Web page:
Retrocession

AAA

DEFINITION of 'Retrocession'

1. The practice of one reinsurance company essentially insuring another reinsurance company by accepting business that the other company had agreed to underwrite.

2. The voluntary act of returning ceded property from one group to another. Retrocession can also be the result of a request to have property returned but, by definition, is not the result of a forced transaction.

3. The process of differentiating or diversifying assets by consolidating and then subdividing them amongst a number of stakeholders.

INVESTOPEDIA EXPLAINS 'Retrocession'

1. When one reinsurance company has other reinsurance companies partially underwrite some of its reinsurance risk, it essentially diversifies its risk portfolio and limits its potential losses as a result of a catastrophe. For example, if a hurricane causes widespread damage to businesses, homes, automobiles and lives, a single insurer could face bankruptcy without retrocession.

2. The best known international act of retrocession is when Hong Kong was given back to the Chinese from the British in 1997.

3. Hedge funds often buy very valuable single assets and divide them on a pro-rata basis amongst partnership unitholders. Just as risk and liabilities can be retroceded, so can assets.

RELATED TERMS
  1. Catastrophe Excess Reinsurance

    Insurance for catastrophe insurers. Because of the unpredictable ...
  2. Pro-Rata

    Used to describe a proportionate allocation. A method of assigning ...
  3. Hedge Fund

    An aggressively managed portfolio of investments that uses advanced ...
  4. Private Investment Fund

    A type of financial investment company which meets either of ...
  5. Reinsurance

    The practice of insurers transferring portions of risk portfolios ...
  6. Finite Reinsurance

    A type of reinsurance that transfers over only a finite or limited ...
Related Articles
  1. Options & Futures

    Getting the Whole Story on Variable Annuities

    Variable annuities are another way to save money tax-deferred - but don't jump in blindly!
  2. Home & Auto

    When Things Go Awry, Insurers Get Reinsured

    Guru Warren Buffett is making this sector popular. Learn more here.
  3. Professionals

    Why Investors Need to Rebalance Their Portfolios

    The best way to explain why one should rebalance their portfolio is to show what could go wrong if one doesn't.
  4. Trading Strategies

    5 Ways To Adapt To Tough Markets

    Tough markets undermine profitability and lower self-confidence. Fight back with five simple but powerful rules of engagement.
  5. Investing Basics

    The Strange New World Of The Bitcoin Exchange Futures Market

    We explain the basics of the Bitcoin exchange and futures market.
  6. Trading Strategies

    Under what circumstances is short selling advisable?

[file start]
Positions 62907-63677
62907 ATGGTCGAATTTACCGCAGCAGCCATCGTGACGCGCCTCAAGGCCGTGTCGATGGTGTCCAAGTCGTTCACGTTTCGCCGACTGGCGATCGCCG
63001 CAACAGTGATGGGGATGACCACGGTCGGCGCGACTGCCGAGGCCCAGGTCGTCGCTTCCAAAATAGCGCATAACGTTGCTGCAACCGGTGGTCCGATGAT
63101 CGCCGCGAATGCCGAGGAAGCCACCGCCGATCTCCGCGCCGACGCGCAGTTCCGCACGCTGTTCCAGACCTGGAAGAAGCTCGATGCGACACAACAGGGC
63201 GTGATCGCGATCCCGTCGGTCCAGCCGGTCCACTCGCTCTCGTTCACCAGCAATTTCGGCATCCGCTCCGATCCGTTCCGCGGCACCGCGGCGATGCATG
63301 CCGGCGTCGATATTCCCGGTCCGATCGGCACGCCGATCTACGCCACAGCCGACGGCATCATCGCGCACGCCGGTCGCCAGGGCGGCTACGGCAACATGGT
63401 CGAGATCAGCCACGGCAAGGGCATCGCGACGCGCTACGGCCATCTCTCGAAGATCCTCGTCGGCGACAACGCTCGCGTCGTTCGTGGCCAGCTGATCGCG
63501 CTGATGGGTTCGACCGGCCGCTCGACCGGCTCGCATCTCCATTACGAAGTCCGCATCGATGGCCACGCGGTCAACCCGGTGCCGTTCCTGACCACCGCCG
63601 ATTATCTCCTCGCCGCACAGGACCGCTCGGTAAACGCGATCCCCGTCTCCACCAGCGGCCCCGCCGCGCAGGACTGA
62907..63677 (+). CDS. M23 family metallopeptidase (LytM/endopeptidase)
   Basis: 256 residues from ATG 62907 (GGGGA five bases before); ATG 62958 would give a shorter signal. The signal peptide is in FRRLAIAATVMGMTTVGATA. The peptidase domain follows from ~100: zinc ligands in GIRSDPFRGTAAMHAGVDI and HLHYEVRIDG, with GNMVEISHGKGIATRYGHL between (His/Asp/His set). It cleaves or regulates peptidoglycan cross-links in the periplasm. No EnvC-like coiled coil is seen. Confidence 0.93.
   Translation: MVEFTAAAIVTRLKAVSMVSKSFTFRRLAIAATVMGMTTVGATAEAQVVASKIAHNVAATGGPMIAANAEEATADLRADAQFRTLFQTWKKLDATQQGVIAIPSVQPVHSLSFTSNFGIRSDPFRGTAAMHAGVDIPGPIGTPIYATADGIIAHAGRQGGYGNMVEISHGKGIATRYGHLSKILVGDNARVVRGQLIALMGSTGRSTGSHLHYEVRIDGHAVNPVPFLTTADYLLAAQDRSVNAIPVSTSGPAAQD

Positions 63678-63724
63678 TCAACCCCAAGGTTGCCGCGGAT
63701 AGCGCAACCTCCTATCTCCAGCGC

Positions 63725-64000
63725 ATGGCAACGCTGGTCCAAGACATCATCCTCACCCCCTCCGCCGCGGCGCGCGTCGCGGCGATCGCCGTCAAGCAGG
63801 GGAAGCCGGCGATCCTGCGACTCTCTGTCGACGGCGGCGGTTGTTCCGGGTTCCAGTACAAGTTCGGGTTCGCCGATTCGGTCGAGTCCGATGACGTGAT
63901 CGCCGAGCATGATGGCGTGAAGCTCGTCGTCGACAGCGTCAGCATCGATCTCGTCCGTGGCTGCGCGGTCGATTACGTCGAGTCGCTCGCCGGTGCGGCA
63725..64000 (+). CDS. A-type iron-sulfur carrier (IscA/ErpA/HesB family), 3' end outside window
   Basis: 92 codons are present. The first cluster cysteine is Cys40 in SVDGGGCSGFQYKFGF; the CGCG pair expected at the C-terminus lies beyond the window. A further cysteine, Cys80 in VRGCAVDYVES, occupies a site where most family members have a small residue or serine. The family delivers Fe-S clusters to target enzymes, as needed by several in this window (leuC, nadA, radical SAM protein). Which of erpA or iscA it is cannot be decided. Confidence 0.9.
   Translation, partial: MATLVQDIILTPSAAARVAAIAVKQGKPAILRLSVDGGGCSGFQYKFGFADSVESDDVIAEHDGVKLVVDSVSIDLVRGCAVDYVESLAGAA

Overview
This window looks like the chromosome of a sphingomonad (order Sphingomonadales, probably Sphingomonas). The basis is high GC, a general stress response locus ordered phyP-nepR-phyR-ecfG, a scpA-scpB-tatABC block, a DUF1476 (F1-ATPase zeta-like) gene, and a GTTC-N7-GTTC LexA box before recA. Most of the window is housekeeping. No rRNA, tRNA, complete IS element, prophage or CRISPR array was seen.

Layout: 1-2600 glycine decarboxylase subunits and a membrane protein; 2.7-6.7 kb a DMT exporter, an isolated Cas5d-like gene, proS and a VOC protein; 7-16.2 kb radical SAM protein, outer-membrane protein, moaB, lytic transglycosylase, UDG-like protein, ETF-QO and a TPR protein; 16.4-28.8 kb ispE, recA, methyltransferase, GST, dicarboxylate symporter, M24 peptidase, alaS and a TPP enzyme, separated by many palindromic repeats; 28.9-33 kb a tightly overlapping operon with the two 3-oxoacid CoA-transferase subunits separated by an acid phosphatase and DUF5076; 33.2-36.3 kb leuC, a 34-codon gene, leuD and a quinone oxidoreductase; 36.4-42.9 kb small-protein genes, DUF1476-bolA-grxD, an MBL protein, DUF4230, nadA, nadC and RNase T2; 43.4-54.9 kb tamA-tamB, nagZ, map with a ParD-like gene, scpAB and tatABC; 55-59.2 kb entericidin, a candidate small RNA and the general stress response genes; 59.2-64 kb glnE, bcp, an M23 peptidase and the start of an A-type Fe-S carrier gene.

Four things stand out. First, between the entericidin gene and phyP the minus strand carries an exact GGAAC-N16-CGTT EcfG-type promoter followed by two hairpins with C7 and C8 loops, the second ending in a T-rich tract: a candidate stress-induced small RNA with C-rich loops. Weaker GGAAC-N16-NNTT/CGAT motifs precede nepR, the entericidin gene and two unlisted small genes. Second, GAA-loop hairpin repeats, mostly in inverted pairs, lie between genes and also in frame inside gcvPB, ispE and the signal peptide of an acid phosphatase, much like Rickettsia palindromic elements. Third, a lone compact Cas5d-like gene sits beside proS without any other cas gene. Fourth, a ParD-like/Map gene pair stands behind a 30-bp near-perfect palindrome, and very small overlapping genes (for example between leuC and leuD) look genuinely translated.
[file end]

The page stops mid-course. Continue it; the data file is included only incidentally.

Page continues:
Find out when short selling a stock is profitable and what an investor should keep in mind before deciding to pursue a short sale investment strategy.
  7. Fundamental Analysis

    What is the average price-to-book ratio in the oil & gas drilling sector?

    Calculating the price to book ratio for oil and gas drilling companies can provide insight for investors interested in understanding the value of a stock.
  8. Mutual Funds & ETFs

    Can you invest in hedge funds?

    Read about what it takes to invest in a hedge fund, and learn how some investors find ways to indirectly capture a hedge fund's returns.
  9. Investing

    What does "Blue Chip" Mean?

    Describing a business as “blue chip” comes from the game of poker, where blue chips are the most valuable.
  10. Personal Finance

    What Exactly Does A Portfolio Analyst Do?

    Portfolio analysts have the exciting role of working between the investment team layers and they touch various aspects of an investment organization.

You May Also Like

Hot Definitions
  1. Weather Insurance

    A type of protection against a financial loss that may be incurred because of rain, snow, storms, wind, fog, undesirable ...
  2. Portfolio Turnover

    A measure of how frequently assets within a fund are bought and sold by the managers. Portfolio turnover is calculated by ...
  3. Commercial Paper

    An unsecured, short-term debt instrument issued by a corporation, typically for the financing of accounts receivable, inventories ...
  4. Federal Funds Rate

    The interest rate at which a depository institution lends funds maintained at the Federal Reserve to another depository institution ...
  5. Fixed Asset

    A long-term tangible piece of property that a firm owns and uses in the production of its income and is not expected to be ...
  6. Break-Even Analysis

    An analysis to determine the point at which revenue received equals the costs associated with receiving the revenue. Break-even ...
Trading Center